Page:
Effects of exotic guava (Psidium guajava L.) invasion on soil properties in Limpopo, South Africa
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Many studies in South Africa have examined the impacts of alien plants on ecosystems, but none have assessed the impact of guava (Psidium guajava L.) invasion on soil properties. In this study, soils underneath guava‐invaded sites were assessed to determine if they had different soil physico‐chemical properties (pH, P, C, N, Na, K, Ca, Mg, moisture, penetration resistance, infiltration and water repellency) as compared to soils underneath uninvaded sites. Comparisons were made from three different sites over three autumn months. Results show that soil pH was significantly (p < 0.005) higher underneath uninvaded than guava‐invaded sites. Soil P was three times higher underneath guava‐invaded as compared to invaded sites. The soils collected underneath guava‐invaded sites had a significantly (p < 0.001) higher moisture content and were less compact but more repellent than soils from the uninvaded sites. Infiltration rate was significantly (p < 0.001) higher in the uninvaded than the guava‐invaded sites. The study concludes that guava invasion alters some soil properties, thus creating favourable conditions for its growth and making it potentially more invasive. From a management standpoint, guava removal is encouraged; however, given guava's socio‐economic importance more research on cost and benefits is required.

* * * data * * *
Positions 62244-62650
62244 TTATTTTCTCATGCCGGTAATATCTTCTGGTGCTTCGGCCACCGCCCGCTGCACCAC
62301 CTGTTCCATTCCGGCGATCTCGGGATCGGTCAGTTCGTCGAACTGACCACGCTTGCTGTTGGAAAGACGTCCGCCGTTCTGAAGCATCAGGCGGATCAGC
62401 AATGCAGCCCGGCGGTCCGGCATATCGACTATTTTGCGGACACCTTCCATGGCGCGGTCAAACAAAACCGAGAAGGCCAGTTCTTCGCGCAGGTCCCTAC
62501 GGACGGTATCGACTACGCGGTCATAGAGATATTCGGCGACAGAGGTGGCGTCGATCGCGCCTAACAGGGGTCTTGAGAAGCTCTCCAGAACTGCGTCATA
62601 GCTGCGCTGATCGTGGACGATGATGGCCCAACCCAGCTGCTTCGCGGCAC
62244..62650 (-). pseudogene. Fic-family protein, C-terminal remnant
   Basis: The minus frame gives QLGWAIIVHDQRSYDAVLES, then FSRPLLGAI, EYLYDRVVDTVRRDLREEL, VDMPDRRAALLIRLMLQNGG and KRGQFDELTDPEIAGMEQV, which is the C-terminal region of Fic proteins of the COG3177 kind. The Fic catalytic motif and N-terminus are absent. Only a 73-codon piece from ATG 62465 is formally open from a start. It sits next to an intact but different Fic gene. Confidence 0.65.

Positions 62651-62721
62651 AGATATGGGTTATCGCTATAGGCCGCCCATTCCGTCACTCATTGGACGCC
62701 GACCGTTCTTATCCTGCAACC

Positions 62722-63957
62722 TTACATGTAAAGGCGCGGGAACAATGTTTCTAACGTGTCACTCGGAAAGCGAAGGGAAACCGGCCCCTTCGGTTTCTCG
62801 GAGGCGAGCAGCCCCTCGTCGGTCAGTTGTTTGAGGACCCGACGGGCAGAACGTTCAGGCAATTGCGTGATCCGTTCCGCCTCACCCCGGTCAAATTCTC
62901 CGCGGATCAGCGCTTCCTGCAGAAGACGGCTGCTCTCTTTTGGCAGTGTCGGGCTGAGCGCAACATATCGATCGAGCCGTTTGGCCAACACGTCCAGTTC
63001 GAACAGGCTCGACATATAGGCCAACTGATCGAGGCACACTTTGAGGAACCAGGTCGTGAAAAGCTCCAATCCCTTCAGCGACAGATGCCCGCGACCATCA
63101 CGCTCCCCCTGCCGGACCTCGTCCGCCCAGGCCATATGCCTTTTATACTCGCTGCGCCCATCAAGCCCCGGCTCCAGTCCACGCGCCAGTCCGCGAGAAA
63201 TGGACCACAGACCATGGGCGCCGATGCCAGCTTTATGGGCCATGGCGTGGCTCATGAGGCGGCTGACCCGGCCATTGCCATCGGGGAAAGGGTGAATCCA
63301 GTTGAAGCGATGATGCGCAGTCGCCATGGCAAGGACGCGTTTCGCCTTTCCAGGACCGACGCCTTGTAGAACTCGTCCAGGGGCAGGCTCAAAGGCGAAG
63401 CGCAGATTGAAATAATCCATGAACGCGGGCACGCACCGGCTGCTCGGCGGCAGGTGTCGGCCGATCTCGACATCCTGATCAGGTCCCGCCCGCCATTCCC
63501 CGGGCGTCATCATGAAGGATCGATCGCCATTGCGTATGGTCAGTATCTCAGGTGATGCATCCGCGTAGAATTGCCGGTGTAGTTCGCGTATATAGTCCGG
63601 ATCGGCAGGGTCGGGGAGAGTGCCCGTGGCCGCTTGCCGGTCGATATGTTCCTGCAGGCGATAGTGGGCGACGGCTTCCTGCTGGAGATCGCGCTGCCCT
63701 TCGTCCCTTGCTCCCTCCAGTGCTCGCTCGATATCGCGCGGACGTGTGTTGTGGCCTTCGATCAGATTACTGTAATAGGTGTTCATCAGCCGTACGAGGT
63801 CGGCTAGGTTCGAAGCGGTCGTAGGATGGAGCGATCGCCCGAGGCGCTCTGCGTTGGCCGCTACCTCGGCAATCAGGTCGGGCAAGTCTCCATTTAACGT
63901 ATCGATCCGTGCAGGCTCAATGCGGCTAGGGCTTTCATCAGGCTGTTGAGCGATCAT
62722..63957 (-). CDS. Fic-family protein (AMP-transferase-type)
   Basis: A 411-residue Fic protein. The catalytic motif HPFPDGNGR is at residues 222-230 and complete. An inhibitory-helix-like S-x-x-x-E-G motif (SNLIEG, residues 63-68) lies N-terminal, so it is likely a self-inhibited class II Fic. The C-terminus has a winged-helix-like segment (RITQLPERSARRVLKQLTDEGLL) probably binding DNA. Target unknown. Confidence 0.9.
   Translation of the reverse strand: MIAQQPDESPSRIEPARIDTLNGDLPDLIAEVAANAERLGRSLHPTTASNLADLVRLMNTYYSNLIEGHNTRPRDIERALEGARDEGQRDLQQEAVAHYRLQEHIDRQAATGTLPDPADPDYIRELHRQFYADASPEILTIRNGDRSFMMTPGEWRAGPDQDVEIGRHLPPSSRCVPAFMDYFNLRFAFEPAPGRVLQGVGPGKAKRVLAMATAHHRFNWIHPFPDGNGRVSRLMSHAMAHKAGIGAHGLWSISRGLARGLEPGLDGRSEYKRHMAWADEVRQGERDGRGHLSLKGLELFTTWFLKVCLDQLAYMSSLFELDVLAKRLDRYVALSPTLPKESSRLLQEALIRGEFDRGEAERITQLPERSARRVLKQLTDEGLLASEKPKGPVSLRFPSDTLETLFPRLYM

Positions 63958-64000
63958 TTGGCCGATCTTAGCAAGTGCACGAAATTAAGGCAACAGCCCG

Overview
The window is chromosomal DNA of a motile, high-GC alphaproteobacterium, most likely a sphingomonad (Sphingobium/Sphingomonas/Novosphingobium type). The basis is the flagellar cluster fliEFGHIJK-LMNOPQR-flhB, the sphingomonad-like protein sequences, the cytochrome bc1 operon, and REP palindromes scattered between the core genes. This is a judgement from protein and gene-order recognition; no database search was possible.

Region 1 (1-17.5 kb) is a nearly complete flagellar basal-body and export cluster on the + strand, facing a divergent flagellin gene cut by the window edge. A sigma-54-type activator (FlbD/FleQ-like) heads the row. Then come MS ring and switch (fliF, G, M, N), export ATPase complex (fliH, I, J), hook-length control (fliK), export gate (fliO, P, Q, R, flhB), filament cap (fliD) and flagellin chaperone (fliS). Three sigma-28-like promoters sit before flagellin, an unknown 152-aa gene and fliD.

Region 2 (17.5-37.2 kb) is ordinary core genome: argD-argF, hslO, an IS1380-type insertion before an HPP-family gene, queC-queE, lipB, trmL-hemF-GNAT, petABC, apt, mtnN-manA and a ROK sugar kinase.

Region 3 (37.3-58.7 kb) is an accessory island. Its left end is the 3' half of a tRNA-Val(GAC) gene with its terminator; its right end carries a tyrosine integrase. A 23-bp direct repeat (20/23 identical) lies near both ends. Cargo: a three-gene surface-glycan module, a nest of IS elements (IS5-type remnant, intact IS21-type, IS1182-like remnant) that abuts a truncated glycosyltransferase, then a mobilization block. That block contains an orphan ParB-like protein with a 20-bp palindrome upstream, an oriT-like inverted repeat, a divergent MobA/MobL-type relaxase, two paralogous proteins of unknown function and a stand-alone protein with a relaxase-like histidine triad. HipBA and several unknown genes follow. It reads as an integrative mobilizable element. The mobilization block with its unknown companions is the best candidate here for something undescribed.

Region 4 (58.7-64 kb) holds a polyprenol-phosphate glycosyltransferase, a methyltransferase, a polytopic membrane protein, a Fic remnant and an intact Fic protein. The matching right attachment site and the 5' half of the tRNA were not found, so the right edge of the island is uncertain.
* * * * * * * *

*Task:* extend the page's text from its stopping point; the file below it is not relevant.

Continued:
- RESEARCH: Ruwanza, S